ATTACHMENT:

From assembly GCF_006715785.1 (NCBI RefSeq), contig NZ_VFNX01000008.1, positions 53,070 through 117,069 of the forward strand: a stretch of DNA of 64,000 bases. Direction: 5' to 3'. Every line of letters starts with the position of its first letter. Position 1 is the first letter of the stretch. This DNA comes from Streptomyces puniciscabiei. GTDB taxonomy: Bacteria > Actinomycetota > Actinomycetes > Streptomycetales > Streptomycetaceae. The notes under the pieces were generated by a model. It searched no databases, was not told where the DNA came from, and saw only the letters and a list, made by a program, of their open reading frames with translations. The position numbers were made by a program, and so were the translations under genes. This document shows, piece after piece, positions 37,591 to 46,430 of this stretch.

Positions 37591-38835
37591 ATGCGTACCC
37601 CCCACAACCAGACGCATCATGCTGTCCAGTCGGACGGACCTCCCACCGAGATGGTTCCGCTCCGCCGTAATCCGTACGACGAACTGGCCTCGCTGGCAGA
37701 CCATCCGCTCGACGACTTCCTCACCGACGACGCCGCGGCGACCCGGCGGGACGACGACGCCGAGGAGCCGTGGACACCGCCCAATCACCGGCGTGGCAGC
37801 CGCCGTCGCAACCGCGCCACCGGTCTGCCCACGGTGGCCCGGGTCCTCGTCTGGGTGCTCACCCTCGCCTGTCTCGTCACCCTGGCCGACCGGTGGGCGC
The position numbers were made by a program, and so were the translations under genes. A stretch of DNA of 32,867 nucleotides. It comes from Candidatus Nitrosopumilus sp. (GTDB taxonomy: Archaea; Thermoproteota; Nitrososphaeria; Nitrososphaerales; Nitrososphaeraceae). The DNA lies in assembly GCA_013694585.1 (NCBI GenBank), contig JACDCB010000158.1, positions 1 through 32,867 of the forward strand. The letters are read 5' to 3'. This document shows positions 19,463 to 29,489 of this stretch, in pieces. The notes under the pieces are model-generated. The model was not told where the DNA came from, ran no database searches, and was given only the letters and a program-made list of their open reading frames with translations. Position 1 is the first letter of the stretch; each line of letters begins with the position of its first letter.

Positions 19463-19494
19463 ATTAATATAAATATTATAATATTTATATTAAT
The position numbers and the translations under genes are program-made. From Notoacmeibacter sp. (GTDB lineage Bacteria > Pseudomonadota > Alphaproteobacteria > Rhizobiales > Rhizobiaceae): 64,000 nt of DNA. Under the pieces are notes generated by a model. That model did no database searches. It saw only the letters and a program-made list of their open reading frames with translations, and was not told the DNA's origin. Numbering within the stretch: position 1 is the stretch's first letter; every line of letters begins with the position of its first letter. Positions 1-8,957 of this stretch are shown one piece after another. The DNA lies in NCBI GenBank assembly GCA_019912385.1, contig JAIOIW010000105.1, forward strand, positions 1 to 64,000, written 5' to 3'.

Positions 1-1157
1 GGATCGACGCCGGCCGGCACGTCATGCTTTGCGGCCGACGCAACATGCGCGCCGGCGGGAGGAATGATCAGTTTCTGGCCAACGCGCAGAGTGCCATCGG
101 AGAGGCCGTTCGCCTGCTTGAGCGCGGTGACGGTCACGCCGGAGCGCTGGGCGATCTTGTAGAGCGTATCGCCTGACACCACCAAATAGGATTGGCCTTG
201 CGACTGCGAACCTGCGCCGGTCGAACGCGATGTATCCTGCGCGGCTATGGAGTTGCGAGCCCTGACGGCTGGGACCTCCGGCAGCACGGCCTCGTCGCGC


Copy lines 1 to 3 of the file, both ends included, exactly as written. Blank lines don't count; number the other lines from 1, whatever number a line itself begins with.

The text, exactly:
From assembly GCF_006715785.1 (NCBI RefSeq), contig NZ_VFNX01000008.1, positions 53,070 through 117,069 of the forward strand: a stretch of DNA of 64,000 bases. Direction: 5' to 3'. Every line of letters starts with the position of its first letter. Position 1 is the first letter of the stretch. This DNA comes from Streptomyces puniciscabiei. GTDB taxonomy: Bacteria > Actinomycetota > Actinomycetes > Streptomycetales > Streptomycetaceae. The notes under the pieces were generated by a model. It searched no databases, was not told where the DNA came from, and saw only the letters and a list, made by a program, of their open reading frames with translations. The position numbers were made by a program, and so were the translations under genes. This document shows, piece after piece, positions 37,591 to 46,430 of this stretch.

Positions 37591-38835
37591 ATGCGTACCC